Second-grade teacher on Seattle shooting: 'He looked me in the eyes and shot'
Deborah Judd, 56, was one of three people shot on Sand Point Way on Wednesday afternoon. She is a second-grade teacher at Laurelhurst Elementary. This is her account, which was lightly edited for clarity.
I was zipping along — I think I was eating Cheez-Its — and I came around the corner, and he walked straight out in the middle of the road, pointing the gun at me.
He was probably about six feet from me. He looked me in the eyes and shot. He said nothing.
At first I thought, “Oh, maybe it's paintballs. They can hurt a lot.” And then I saw the blood on my arm…
The car swerved over to the side and stopped. He shot one more time, which broke my back window, and I slumped over the emergency brake.
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I heard one more shot … I’ve come to realize that was the man who died.
I lay perfectly still, because I didn't know if he would come and kill me. I laid there and laid there and laid there, and cars were coming by, and I couldn't figure out why nobody was helping me. All I could hear was the traffic going by.
When the shooting stopped, I was like, “I'm not going to lie here, I'm gonna get up.” I sat up, and there were two men across the street and I looked at them, and I said, “Help me.”
One of them looked at me kind of confused. I don't think he knew I was hurt. I crawled out of the car into the street, and he came running over and said, “She’s shot.”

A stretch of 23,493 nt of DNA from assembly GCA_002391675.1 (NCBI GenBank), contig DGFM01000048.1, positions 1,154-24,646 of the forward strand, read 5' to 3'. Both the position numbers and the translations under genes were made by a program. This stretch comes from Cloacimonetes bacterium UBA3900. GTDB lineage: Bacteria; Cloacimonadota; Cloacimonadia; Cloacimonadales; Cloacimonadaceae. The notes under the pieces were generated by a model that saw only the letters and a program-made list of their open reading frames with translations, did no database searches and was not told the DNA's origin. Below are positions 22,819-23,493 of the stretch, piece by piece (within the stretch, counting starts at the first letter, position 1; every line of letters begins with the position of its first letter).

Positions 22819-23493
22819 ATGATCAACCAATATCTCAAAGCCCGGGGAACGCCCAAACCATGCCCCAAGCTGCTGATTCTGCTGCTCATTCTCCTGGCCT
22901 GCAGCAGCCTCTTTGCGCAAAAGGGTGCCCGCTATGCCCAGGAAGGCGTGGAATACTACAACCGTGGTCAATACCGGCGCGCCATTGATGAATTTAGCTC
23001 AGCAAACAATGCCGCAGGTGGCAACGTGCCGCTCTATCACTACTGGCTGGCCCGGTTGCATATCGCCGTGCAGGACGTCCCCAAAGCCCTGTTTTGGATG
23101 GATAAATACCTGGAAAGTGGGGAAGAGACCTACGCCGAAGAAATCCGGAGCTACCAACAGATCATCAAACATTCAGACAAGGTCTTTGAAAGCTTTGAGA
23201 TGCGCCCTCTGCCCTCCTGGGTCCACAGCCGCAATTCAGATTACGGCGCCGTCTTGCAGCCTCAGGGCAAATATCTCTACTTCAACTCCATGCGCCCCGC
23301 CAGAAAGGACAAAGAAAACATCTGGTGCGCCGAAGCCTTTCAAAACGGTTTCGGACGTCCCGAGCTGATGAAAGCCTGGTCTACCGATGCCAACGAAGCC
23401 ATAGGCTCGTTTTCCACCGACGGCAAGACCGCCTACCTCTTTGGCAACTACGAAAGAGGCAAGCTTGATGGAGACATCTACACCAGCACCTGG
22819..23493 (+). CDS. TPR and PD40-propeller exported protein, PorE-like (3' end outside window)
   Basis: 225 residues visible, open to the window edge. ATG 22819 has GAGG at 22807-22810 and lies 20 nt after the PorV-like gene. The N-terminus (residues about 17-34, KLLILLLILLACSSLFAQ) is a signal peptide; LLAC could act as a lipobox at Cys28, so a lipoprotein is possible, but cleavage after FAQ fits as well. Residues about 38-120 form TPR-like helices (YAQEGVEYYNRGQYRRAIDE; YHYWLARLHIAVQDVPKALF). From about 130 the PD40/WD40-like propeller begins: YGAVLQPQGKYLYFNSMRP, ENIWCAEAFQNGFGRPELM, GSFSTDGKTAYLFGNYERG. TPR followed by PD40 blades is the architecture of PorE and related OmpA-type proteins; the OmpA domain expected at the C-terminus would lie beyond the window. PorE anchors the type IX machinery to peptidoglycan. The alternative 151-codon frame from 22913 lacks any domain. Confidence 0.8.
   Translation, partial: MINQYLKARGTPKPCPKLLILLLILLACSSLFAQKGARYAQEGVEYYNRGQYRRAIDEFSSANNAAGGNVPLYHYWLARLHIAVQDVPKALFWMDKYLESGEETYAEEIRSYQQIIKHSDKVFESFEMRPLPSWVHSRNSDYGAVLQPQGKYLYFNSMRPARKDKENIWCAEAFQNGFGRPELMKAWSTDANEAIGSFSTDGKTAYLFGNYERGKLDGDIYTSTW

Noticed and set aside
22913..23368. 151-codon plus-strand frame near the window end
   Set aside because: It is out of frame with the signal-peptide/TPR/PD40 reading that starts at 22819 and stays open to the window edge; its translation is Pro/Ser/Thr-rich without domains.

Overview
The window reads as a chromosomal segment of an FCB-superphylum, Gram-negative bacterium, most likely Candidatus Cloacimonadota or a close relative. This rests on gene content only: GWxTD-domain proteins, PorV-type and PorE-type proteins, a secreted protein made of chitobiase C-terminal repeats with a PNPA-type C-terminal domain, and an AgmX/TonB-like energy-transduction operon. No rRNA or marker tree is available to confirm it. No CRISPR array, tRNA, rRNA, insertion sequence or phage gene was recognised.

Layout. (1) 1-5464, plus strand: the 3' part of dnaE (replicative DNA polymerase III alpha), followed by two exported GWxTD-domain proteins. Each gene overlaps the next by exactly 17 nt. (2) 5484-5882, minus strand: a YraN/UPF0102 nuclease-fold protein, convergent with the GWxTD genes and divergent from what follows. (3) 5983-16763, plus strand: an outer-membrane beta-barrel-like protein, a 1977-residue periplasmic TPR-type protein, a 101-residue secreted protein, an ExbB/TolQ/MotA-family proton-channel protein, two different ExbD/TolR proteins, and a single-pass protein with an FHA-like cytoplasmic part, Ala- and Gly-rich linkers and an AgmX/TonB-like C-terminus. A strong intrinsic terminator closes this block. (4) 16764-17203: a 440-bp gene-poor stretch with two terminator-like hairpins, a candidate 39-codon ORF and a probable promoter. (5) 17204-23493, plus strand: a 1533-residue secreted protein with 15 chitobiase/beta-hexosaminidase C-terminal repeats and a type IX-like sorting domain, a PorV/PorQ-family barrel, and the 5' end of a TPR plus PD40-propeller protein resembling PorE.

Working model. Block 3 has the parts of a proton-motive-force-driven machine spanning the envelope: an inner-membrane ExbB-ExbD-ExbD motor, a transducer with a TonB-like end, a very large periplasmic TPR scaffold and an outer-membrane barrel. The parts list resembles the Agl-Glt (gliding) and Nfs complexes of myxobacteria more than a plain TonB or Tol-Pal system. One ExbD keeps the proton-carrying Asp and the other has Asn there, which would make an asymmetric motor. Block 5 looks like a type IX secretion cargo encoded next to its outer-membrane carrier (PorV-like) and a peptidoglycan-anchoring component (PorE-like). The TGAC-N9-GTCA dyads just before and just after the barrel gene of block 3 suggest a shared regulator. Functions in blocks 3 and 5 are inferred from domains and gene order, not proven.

They started looking for a fireman, and very kind firemen came and stayed with me. He put a tourniquet on my left arm because I was concerned my hands were going numb. The paramedics arrived and said, “We gotta go check on the person that's hurt more than you,” and I said, “Yeah, you gotta triage.”
They came back a couple minutes later and said, “He’s DOA” — dead on arrival. The man across the street said he’d seen the gunman shoot him.
I don't know why I was the lucky one, but I also don't know why somebody stepped out in the street and shot me on that nice little road.
I always thought something like that would happen in a school. I never thought I'd be driving my car and somebody would step out in the street and shoot me.
In the ambulance I said, “You need to get a substitute for Laurelhurst Elementary for tomorrow.”
I want to make sure the kids know I'm okay, and I'll be back soon, and I love ’em. When you're 7 years old, and you have to process your teacher being shot, it's not OK. It'll be a day that sticks in their lives forever.
I worry about them because I know how scary it is for them. We practice those drills, and it's very traumatic for all of us. Kids are so traumatized by violence. I've been teaching 30 years, and America's kids are just so anxious. For them to have their teacher shot is ...
I started teaching in 1988. We didn’t have those drills then. I don't think they started until about 2000. We started with the lockdown drills and they were very traumatic. Try explaining to a first grader that it's serious and not scaring them to death.
It was three shots — shoulder, arm, bottom of the lung — and they didn't go all the way through. The surgeon said that if they were close to the skin, they would remove them, but otherwise they just leave them. I asked about infection and he said that bullets are so hot they’re sterile, and that they don't take them out of people anymore.
My family was joking that we have veterans in our family and nobody's ever gotten shot. Generations of veterans. But the schoolteacher got shot.
I have tickets to Vegas next Saturday, and tickets to see Aerosmith on Monday the 8th, so God willing I will be in Vegas next Saturday.
Recorded by Amy Radil, produced for the web by Isolde Raftery.